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What is Diplomate?

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dip·lo·mate

n.

One who has received a diploma, and is certified as a specialist by a board of examiners

 

Noun 1.  diplomate – specialist whose competence has been certified by a diploma granted by an appropriate professional group.

 

 

The AACT has developed the standards of several other medical/counseling organizations.

 

One of The AACT's major objectives is to always attempt to promote the highest standards for professional excellence and attempt to assure that AACT Diplomates are recognized as leaders in the fields of Behavioral Medicine, Counseling, Psychotherapy, Chemical Dependency Counseling and Coaching. Many internationally prominent practitioners have assisted in the development of international standards for Diplomate Status.

 

It is to be emphasized that AACT Diplomate Status is not intended to be, nor should it be construed as being, a substitute for any legal requirements for practicing behavioral medicine, counseling, psychotherapy, chemical dependency counseling and/or coaching that may exist within a state, province, country or any other jurisdiction. But rather, licensing/certification/registration at the highest level by the appropriate jurisdiction within which a candidate practices is generally considered to be the minimum requirement for AACT Diplomate Status.

 

An AACT Diplomate/Member's professional practice must always be in full compliance with all existing laws, rules and regulations within the jurisdiction within which he/she practices. The basic requirements for AACT Diplomate Status are generally as follows:

 

  • Appropriate advanced degree(s) in Candidate's chosen profession
  • Specific training satisfactory to The AACT in its scope and depth in the area(s) in which the Candidate is applying for Diplomate Status
  • Licensing/Certification/Registration at the highest level by the relevant jurisdiction in which the Candidate practices
  • Minimum of five years of acceptable post-graduate professional experience
  • Minimum of ten (10) years of clinical or professional practice or other experience acceptable to The AACT
  • Satisfactory professional references from appropriate individuals (colleagues and/or supervisors)
  • No record of disciplinary action by any licensing or certifying entity or misdemeanor/felony conviction without written explanation acceptable to The AACT.
  • Comprehensive examination – may be waived for qualified candidates.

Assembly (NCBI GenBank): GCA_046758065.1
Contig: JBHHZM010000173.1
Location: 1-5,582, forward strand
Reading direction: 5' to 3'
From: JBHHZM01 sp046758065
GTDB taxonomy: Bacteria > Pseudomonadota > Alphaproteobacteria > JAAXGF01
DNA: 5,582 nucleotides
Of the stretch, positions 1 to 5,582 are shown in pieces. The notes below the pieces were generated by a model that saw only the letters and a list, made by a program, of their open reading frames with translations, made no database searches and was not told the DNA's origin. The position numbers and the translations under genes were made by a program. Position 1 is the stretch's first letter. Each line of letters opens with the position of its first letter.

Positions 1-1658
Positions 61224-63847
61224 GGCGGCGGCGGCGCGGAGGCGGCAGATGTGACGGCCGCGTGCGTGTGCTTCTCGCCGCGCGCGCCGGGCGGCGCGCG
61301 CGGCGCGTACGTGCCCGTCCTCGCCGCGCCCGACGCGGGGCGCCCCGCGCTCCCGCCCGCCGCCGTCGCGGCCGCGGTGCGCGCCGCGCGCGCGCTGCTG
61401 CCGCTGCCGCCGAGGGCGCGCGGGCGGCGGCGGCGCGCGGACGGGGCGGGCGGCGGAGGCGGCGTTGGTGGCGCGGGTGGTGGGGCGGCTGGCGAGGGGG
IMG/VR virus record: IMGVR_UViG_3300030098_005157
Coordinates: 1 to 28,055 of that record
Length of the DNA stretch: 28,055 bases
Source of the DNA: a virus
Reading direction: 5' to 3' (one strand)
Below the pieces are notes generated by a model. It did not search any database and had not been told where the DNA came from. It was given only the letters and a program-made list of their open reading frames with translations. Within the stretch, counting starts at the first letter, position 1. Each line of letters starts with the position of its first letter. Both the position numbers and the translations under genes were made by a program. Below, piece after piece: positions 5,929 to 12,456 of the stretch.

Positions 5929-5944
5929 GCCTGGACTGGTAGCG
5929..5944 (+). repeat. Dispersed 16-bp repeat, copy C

• Agreement to always adhere to and uphold the highest ethical standards as described in The AACT's Code of Ethics, as well as the code of ethics of the Candidate's profession
  • Any requirements for AACT Diplomate Status may be added, deleted, modified or waived without notice at the discretion of The American Association of Christian Therapists’ Executive Committee for Clinical Standards and Credentialing.

 

Code of Ethics

 

As a member of the American Association of Christian Therapists, I PROMISE to conduct myself at all times in an ethical manner becoming to my title.  I shall not be self-serving or monopolizing, or take undue advantage of any person I choose to counsel.

 

I PROMISE to strive for excellence in my counseling.  Whenever possible, I will continue to advance my learning and improve my counseling skills through continuing education.

 

I PROMISE to be fair in all my practices and with those I seek to help.  When any act or practice of mine has been challenged by a counselee or the AACT, I shall endeavor to respond and help to solve the problem in a timely manner.

 

I PROMISE to counsel only within the boundaries of my training and experience.  I will not intentionally jeopardize the well-being of any counselee by using “innovative” approaches or various psychotherapies on him/her when I am not trained properly or qualified in a specific discipline or modality.  I will take the responsibility to refer a counselee to another counselor if I feel unqualified to help him/her.

 

I PROMISE to remember with every approach in counseling I realize that ultimately I am responsible for helping the counselee find a solution for their problem.

 

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The term fellow is also used to describe a person, particularly by those in the upper social classes. It is most often used in an academic context: a fellow is often part of an elite group of learned people who are awarded fellowship to work together as peers in the pursuit of knowledge or practice. The fellows may include visiting professors, postdoctoral researchers and doctoral researchers.